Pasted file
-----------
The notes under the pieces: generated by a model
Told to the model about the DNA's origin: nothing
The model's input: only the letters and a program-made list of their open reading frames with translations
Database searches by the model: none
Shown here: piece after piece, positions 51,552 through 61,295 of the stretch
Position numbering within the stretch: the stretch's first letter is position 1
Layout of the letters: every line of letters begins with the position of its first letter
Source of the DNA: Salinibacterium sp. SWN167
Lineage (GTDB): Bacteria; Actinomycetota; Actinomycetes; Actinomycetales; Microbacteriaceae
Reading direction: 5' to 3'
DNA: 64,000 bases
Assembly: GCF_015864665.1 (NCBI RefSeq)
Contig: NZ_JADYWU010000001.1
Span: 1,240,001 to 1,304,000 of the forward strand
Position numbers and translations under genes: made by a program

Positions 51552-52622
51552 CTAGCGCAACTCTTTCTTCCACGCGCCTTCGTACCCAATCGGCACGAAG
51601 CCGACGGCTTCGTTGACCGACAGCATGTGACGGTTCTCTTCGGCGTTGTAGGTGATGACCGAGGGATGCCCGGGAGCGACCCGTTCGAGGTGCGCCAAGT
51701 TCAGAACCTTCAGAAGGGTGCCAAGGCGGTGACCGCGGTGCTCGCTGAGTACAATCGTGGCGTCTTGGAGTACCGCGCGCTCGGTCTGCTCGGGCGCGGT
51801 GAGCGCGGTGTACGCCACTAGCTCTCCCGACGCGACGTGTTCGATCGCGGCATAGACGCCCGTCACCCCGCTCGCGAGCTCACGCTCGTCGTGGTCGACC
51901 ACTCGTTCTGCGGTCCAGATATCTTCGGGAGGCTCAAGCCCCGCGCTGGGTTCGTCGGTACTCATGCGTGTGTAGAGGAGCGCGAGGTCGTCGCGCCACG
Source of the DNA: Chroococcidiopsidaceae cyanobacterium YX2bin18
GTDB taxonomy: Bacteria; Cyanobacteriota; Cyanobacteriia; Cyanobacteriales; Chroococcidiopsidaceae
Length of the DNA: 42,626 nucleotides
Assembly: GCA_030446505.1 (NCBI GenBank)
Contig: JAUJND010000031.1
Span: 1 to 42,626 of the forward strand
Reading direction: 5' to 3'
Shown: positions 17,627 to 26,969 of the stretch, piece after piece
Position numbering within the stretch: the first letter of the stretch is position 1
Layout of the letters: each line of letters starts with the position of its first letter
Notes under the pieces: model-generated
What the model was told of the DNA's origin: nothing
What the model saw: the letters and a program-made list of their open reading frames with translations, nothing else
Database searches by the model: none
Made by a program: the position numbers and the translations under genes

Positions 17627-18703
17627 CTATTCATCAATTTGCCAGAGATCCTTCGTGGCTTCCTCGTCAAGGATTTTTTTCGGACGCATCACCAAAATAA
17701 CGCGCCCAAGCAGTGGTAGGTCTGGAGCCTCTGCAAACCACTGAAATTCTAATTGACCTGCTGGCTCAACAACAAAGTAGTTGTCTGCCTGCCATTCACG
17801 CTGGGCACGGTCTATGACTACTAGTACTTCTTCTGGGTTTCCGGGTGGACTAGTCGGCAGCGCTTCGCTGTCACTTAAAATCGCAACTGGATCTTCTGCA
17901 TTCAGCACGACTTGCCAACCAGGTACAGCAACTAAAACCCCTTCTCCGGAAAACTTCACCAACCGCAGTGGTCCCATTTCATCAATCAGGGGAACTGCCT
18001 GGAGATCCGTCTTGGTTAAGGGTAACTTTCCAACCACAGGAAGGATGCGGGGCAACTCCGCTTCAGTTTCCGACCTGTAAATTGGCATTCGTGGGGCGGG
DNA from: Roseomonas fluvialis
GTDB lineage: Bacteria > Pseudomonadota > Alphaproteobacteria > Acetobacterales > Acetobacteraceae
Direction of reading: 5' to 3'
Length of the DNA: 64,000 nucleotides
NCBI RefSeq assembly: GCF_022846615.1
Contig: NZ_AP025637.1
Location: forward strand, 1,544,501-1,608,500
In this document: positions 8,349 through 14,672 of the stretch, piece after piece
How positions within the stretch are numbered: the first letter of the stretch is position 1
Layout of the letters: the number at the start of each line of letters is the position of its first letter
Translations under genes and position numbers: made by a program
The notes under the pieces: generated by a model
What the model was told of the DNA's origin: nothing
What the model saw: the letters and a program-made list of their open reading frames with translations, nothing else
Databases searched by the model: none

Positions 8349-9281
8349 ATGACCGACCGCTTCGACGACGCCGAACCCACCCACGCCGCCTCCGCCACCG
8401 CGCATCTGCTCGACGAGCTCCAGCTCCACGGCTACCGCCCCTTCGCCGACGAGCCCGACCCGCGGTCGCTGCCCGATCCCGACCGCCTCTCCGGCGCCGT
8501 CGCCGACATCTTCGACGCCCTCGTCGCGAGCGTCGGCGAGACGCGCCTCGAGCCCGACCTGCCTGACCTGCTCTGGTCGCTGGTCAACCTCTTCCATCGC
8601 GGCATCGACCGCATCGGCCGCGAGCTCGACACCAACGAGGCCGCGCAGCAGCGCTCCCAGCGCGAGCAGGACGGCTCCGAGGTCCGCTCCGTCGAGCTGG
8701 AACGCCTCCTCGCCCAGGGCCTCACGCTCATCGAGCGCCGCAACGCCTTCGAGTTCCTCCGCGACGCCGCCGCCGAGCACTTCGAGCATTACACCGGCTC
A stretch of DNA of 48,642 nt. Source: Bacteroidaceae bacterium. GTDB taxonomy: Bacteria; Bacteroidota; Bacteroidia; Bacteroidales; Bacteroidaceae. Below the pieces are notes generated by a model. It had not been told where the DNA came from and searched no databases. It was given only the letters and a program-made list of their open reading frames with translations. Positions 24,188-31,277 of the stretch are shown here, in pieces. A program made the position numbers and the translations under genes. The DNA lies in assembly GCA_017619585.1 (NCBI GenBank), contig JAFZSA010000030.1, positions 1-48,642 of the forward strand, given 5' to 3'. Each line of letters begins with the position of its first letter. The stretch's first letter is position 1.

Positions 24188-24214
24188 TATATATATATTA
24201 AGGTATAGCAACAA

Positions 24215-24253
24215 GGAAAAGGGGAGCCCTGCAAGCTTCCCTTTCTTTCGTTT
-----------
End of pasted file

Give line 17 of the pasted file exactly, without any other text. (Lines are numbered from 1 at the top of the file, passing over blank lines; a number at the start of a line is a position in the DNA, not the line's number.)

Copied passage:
51552 CTAGCGCAACTCTTTCTTCCACGCGCCTTCGTACCCAATCGGCACGAAG